February 25, 2018

Wendy Holdaway – Bassoonist

Wendy Holdaway studied bassoon at the New England Conservatory, obtaining her Master’s Degree and working with the Boston Opera. Since settling in Mexico in 1982 she has played with the Fine Arts Opera Orchestra and the Mexico City Woodwind Quintet. She is currently principal bassoon of the Orquesta Sinfónica Nacional. However, she is actively involved with contemporary chamber music and has premiered several works dedicated to her.

In 1992 she was awarded a grant from the Council for the Arts to create a new repertoire for bassoon and piano. With Trio Neos she was granted an award for excellence in chamber music in 1989 and from the Fund for Culture Mexico/USA in 1993 and again in 1997 with their project to create and record music by women of the Americas.

Wendy Holdaway also plays with the Mexico City Woodwind Quintet, which received a grant from the Mexico Council for the Arts in 1994, 1997, 1999, 2001, 2004 and, 2005 for its projects to commission repertoire for the quintet. With Trio Neos she has recorded two compact discs of Mexican and Latin American music and one of music of women composers of the Americas. With the Mexico City Woodwind Quintet she has recorded a compact disc of Mexican music and a compact disc of Latin American music. She has also collaborated with many Mexican composers in the creation and recording of their music. With Mario Lavista she recorded both a video and a compact disc “Cuaderno de Viaje” of his piece “Responsorio” for bassoon and percussion and with Joaquin Gutierrez Heras on his compact disc “Musica de Camara”.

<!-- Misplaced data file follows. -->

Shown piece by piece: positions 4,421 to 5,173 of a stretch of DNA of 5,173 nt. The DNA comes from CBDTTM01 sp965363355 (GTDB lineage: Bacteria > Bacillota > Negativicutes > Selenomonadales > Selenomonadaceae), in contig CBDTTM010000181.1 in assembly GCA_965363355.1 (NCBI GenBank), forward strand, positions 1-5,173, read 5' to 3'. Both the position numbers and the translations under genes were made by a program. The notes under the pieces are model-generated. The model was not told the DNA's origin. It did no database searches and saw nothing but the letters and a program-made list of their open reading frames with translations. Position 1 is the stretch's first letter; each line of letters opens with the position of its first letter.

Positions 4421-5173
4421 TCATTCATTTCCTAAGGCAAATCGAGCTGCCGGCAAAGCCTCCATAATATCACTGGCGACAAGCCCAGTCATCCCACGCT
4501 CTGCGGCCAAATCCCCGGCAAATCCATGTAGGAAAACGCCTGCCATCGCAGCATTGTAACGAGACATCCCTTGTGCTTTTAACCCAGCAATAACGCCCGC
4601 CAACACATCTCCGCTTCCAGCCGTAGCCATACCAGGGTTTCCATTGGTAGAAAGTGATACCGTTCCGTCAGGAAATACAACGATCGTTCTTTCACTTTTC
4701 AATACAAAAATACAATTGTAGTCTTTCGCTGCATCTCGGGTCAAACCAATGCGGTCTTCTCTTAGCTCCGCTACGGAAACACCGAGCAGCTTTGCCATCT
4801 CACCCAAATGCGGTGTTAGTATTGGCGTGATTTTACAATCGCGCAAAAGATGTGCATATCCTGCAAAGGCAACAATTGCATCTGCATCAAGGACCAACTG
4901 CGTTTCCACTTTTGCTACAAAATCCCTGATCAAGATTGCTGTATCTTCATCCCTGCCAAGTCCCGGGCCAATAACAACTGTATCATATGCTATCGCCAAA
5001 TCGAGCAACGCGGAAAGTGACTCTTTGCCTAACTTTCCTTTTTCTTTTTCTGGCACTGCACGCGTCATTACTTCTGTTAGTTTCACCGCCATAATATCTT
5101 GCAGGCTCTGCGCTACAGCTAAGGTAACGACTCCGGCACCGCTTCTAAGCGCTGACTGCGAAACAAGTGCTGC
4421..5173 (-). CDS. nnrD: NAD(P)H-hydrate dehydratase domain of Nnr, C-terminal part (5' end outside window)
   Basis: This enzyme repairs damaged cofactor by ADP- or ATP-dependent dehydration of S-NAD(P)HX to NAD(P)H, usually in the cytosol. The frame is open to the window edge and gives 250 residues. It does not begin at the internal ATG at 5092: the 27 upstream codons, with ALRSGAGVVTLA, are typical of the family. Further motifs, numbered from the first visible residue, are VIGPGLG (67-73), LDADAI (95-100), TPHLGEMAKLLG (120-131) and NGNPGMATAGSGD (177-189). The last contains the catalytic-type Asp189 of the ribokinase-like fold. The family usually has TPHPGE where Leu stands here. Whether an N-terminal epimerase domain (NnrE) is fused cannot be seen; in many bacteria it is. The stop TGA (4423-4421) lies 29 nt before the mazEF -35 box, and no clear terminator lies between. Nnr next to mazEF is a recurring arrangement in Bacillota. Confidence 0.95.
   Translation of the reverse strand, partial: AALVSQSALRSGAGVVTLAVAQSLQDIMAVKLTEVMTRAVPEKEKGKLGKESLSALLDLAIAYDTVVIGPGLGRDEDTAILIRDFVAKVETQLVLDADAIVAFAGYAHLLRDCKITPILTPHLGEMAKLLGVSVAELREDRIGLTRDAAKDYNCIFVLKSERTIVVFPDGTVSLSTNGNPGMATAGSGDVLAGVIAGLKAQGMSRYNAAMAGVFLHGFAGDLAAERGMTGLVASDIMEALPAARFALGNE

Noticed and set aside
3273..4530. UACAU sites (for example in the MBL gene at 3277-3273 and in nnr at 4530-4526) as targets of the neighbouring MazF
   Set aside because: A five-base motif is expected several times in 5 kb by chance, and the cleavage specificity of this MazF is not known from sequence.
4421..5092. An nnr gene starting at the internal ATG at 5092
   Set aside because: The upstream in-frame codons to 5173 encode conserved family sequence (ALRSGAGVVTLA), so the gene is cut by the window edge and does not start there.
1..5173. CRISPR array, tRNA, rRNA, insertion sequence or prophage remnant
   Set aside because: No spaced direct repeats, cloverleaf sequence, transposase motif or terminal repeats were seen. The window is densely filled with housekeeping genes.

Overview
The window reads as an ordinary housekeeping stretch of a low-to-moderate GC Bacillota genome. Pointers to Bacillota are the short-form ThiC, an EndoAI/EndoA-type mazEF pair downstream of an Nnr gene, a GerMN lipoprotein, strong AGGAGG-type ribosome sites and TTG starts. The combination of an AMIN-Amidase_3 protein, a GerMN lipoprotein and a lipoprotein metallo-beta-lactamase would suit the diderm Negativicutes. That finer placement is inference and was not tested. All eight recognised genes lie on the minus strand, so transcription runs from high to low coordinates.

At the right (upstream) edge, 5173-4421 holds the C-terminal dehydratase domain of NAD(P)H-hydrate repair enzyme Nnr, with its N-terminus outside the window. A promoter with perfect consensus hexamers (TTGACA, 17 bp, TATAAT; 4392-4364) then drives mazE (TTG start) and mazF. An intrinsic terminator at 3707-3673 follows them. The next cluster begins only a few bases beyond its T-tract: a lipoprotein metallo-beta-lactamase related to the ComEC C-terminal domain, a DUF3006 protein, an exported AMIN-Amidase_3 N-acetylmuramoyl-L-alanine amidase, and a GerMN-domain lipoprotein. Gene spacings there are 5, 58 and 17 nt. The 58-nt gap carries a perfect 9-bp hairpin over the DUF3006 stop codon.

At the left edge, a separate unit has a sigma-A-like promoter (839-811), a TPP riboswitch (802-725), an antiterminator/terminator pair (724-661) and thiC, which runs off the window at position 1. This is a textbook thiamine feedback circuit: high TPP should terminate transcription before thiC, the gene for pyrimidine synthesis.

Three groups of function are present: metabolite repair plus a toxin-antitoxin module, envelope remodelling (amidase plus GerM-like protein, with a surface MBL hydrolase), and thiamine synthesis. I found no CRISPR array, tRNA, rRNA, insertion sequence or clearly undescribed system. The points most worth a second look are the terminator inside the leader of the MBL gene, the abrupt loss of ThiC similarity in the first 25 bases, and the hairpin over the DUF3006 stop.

She currently teaches bassoon and chamber music at the Ollin Yoliztli Conservatory of Music and the National Center of the Arts where she created and wrote the syllabus for the wind chamber music program.

“Wendy Holdaway, a bassoon virtuoso. Her musical discourse complied with all Mozartian standards: transparency, precision, grace, refinement. The bassoon in Wendy Holdaways hands seemed to be a spring of enchanting melodies.”

Isabel Farfán Cano
Tiempo Libre